The Fifth Element
To the stomp and shriek of the Diva Dance from the original soundtrack (you remember, from the part of the film with the blue rubber opera singer?) The Fifth Element opens with great promise. As the music builds, nice arty scenes from the movie play in spacesaving- but-quite-cinematic widescreen (Milla Jovovich making her slow-motion leap into the hover traffic from a New York skyscraper, the world-saving moment when all five elements are united, that sort of thing) setting you up for a high-drama foray into Luc Besson’s richly detailed world of the future. To say that this promise isn’t exactly met would be a drastic understatement.
You play as either a chunky Korben Dallas or scandalously dressed Leeloo, and in order to complete a given level you are given a simple task. After that it’s really a case of getting to the all important switch, room or door alive, but two things stand in your way: enemies and an awful game engine. Viewed in the third person perspective, you can only see about 25 feet in front of your character before everything dissolves into dense fog. The wandering enemy guards obviously don’t suffer from the same chronic short-sightedness though, as they have a habit of spraying you with perfectly-aimed automatic fire before they show up as even the faintest outline on screen. And after the first bullet hits, the other shots in that burst of fire will hit you, too – no matter how much you leap from side to side or run around in frustration.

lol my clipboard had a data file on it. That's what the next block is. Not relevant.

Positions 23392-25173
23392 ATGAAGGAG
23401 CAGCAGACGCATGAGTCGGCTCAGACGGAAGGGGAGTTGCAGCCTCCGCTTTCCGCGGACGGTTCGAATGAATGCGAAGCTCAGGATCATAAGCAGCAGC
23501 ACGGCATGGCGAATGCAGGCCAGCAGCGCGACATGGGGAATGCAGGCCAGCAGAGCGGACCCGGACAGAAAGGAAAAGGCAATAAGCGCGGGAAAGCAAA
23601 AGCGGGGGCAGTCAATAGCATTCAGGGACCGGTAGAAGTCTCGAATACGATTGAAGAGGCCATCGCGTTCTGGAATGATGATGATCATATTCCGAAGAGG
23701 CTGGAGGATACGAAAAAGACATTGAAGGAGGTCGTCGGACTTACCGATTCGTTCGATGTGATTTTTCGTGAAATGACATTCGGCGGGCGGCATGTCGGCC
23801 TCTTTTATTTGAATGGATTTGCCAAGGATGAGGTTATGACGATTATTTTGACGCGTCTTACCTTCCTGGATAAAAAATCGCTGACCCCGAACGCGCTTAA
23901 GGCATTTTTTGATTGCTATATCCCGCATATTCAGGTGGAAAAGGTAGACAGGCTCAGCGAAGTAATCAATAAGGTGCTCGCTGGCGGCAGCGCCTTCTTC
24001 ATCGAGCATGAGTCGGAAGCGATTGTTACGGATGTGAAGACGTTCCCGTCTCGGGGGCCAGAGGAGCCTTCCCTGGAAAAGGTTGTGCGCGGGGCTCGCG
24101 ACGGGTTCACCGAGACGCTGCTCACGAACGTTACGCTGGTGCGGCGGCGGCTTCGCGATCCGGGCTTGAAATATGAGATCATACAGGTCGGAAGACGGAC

Distorting scenery and detestable controls add to the impression that the game could quite conceivably be made from the bits that were thrown away during the making of Fade To Black some time ago. It doesn’t make too much difference whether you’re using Korben or Leeloo, control is The Fifth Element’s biggest detracting feature. Each motion takes so long to be animated that the game can’t keep up with your reactions, leaving you in a battle against the control system while also trying to do the heroic thing in the game. The time it takes to stagger back then face in the right direction following a thump from enemies such as droids and NYPD cops is often as long as it takes for said enemy to cycle through their animation and – oh great – whack you again. Also, try crawling along the ground (essential to pass beneath security laser beams undetected, among other things) and you’ll see how the character just won’t listen to the “get up” command from the joypad. You have to crawl, calmly stop moving, click the stand button and then begin defending yourself.
With the “Walk” and “Action” commands assigned to the same button too, you can enjoy repeatedly throwing a switch on a computer when you’re really trying to side-step to the next switch. In this respect, The Fifth Element is terribly constructed. Gameplay can’t exactly flow with such an awkward set-up.
The most enjoyable parts of the game are the additional movie scenes that you see before each level. They have been oddly re-edited in places, but there’s a good couple of minutes’ worth of footage at every break. However, it doesn’t make so much sense as the game’s story line follows a very different path to the film’s, and of course you could buy the entire movie to watch uninterrupted on DVD or VHS for much less than this crummy bit of software will cost you.
Having to fight with an unmanageable control system is just not fun, and it’s not like there’s any big pay-off for persevering. You’ll usually find yourself at another of the game’s countless dead ends, wondering why you’re wasting your time. In every respect, The Fifth Element is just another bad movie licence – play it at your peril!